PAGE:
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Jump-Start Your Wealth Building in 2022

January 20, 2022
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We all start the new year with big plans. For many of us, one of those plans tends to revolve around our finances. Whether it’s to build wealth, manage debt, or purchase a big-ticket item, we’re always thinking about what’s next. If your goal is to jump-start your wealth-building strategy this year, consider these options.

Three Steps to Position Yourself for Wealth Building

Create an Emergency Fund:

The goal should be to build a cushion of three to six months’ worth of expenses in cash that is reserved for emergencies, but some situations warrant more. Even a modest amount of savings can mean the difference between going into debt or taking an early withdrawal from your retirement savings. A recent survey showed that 51% of Americans with a retirement savings account have taken an early withdrawal, and 20% have done so to stay afloat since the pandemic began.

Managing Debt:

Freeing up the amount you pay in interest can be significant. The average credit card balance is currently $5,525.00 with an average interest rate of 23%. In this example, you’re paying $106.00 a month in interest alone. Hypothetically speaking, if someone were to save and invest that amount a month for 45 years and earned an annual return of 5%, putting compounded interest to work for them, they could have well over $200,000.00 when they retire[i]. To put together a debt payment strategy, you’ll want to understand your cash flow; budgeting can help you do just that. Every goal should start with a plan, and planning equals budgeting in this case.

Increase Your Cash Flow:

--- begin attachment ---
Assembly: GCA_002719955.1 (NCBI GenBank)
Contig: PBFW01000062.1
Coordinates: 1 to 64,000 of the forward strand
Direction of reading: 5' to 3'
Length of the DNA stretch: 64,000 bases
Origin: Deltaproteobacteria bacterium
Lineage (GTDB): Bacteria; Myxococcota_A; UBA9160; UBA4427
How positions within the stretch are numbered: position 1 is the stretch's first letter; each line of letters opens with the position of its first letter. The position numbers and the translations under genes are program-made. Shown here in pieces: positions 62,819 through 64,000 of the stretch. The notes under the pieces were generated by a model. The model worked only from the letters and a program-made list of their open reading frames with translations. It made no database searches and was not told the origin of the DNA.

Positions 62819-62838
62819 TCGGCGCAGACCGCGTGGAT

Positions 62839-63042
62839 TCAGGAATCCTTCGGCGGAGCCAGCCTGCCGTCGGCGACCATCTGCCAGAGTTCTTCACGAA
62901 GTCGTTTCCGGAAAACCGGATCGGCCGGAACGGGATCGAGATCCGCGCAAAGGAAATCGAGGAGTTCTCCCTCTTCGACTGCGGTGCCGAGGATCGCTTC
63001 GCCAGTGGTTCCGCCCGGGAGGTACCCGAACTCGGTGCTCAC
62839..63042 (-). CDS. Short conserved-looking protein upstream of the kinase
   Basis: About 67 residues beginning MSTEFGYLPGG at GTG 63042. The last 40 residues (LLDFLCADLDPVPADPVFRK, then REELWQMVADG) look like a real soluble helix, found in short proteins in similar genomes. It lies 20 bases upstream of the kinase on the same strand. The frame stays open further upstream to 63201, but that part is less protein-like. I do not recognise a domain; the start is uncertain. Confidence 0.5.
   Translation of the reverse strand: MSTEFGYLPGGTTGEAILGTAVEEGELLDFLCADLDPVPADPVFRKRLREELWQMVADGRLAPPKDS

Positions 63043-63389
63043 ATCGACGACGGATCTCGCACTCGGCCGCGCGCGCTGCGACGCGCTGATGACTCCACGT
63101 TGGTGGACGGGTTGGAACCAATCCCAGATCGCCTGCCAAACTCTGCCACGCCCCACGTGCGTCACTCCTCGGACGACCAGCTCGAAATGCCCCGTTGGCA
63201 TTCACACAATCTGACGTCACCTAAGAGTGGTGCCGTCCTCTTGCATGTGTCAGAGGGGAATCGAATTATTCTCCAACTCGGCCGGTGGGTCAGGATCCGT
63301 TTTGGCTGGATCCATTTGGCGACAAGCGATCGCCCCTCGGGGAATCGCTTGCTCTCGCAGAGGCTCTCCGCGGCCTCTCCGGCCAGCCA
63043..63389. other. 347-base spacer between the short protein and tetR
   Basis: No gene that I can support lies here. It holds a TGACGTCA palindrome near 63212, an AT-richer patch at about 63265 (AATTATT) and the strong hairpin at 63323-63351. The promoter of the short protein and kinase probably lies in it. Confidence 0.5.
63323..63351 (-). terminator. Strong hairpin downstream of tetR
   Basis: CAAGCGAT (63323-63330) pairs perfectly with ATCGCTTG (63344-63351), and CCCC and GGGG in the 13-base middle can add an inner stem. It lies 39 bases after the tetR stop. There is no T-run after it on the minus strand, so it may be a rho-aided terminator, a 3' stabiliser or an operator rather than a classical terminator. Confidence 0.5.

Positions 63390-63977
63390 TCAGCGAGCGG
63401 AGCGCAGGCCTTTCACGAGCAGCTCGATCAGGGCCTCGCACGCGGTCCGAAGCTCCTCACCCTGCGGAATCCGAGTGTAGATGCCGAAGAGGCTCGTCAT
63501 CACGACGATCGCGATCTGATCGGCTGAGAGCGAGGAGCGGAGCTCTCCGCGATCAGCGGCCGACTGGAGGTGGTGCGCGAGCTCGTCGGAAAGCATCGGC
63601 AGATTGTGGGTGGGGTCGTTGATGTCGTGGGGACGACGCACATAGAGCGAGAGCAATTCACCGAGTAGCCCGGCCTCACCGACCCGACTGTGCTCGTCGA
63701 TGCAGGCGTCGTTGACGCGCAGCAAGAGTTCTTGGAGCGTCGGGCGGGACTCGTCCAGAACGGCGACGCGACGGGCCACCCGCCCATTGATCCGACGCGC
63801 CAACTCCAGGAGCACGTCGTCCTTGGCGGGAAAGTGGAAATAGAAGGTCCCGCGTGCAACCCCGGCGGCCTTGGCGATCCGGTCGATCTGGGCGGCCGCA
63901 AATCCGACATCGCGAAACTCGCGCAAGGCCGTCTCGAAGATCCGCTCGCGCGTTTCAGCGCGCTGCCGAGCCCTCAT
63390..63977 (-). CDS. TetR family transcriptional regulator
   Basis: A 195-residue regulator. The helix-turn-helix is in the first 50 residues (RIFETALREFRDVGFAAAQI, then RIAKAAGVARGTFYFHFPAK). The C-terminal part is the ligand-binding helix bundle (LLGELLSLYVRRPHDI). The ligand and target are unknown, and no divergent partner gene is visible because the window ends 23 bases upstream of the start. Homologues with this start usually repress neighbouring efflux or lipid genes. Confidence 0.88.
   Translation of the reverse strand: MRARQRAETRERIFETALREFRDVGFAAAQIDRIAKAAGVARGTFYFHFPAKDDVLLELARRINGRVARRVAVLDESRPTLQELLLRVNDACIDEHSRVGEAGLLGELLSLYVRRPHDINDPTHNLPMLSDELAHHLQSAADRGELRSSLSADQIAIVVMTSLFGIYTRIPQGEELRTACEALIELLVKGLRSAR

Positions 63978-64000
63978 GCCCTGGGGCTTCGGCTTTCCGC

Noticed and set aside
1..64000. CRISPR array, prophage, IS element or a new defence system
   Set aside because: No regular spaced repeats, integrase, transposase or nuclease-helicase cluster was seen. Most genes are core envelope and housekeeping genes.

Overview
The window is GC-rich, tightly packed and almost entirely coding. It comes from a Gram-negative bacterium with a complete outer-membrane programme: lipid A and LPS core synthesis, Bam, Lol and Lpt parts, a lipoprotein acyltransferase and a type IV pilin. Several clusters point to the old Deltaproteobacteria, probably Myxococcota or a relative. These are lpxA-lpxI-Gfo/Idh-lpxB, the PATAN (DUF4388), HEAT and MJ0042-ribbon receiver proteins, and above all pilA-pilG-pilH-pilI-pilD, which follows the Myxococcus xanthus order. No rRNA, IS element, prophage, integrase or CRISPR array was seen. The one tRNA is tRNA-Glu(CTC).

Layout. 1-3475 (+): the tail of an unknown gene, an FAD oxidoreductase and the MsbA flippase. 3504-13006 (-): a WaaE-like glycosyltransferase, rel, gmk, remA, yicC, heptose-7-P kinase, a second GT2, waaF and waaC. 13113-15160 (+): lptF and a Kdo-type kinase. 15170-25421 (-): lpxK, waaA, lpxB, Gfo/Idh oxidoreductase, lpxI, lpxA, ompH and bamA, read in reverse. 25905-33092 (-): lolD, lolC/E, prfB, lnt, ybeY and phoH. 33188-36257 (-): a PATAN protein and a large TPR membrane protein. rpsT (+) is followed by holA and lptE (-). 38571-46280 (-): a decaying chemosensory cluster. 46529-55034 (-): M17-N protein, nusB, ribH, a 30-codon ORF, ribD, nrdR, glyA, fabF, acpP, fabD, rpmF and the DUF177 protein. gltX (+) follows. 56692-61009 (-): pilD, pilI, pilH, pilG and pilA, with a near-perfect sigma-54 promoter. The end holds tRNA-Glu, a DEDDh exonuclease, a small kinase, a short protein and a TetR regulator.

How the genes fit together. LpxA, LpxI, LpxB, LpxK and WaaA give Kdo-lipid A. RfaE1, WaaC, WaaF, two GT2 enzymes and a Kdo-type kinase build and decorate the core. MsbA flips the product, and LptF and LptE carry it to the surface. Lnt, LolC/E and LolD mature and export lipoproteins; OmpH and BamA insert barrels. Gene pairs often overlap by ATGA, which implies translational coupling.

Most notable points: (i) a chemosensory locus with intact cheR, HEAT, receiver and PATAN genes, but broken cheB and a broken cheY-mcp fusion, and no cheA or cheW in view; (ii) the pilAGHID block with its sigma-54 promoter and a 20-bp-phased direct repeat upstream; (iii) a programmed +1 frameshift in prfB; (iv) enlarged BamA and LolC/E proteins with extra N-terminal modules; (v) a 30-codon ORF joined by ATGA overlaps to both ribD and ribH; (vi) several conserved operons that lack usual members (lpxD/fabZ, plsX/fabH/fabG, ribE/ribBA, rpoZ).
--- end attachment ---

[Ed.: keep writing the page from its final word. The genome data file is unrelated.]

Look for ways to increase your current income. Whether that’s by starting a side gig, asking for an overdue raise, or looking for ways to advance within the company, increasing your income can help you reach your financial goals. As you increase your income, be cognizant of the desire to increase your lifestyle. Always remember that you have goals you’d like to meet and stick with them. It’s not what you earn, but what you keep.

Ways To Jump-Start Your Wealth Building this Year

Tax Refund:

Tax season can be a great time to jumpstart your savings. If you’re among the individuals who receive a refund every year, this can mean an opportunity to get a head start on saving toward your emergency fund or your retirement if the funds aren’t already earmarked for debt repayment. If you are carrying debt throughout the year, you may want to consider making adjustments to your W-4 so you get more of your money throughout the year to keep those debts paid down. The average refund in 2020 was $2,800.00[1] and that amount invested over 35 years at an annual return of 5% could yield over $200,000.00 for retirement or it can simply mean about an extra $200.00 a month to meet emergencies.

Debt Payoff or Refinance:

If you’ve recently paid off some debt or took advantage of the current interest rate environment to refinance your mortgage or vehicle, the extra cash you freed up can be used toward saving or investing as well.

Job Change or Year-End Bonus:

A record number of Americans left their jobs last year and many for a better opportunity. With most companies offering sign-on bonuses and, assuming you left your job for a better one, this creates an opportunity for you to begin the habit of saving. Use that lump-sum to kickstart your wealth-building strategy.

Improving your current financial situation isn’t a one-time event but rather a lifelong pursuit. Every single change can pay huge dividends over time. A commitment to change is the first step, but discipline is required.

[i] This information is for educational purposes only and is not a solicitation to invest or trade in any security or instrument. Investing involves risk and you should consult with your financial professional for individual advice. The examples given is hypothetical and does not represent an actual investment. This uses a nominal 5% rate of return, compounded monthly. It uses a constant rate of return, unlike actual investments, which will fluctuate in value. It does not include fees, inflation and taxes, which could lower results.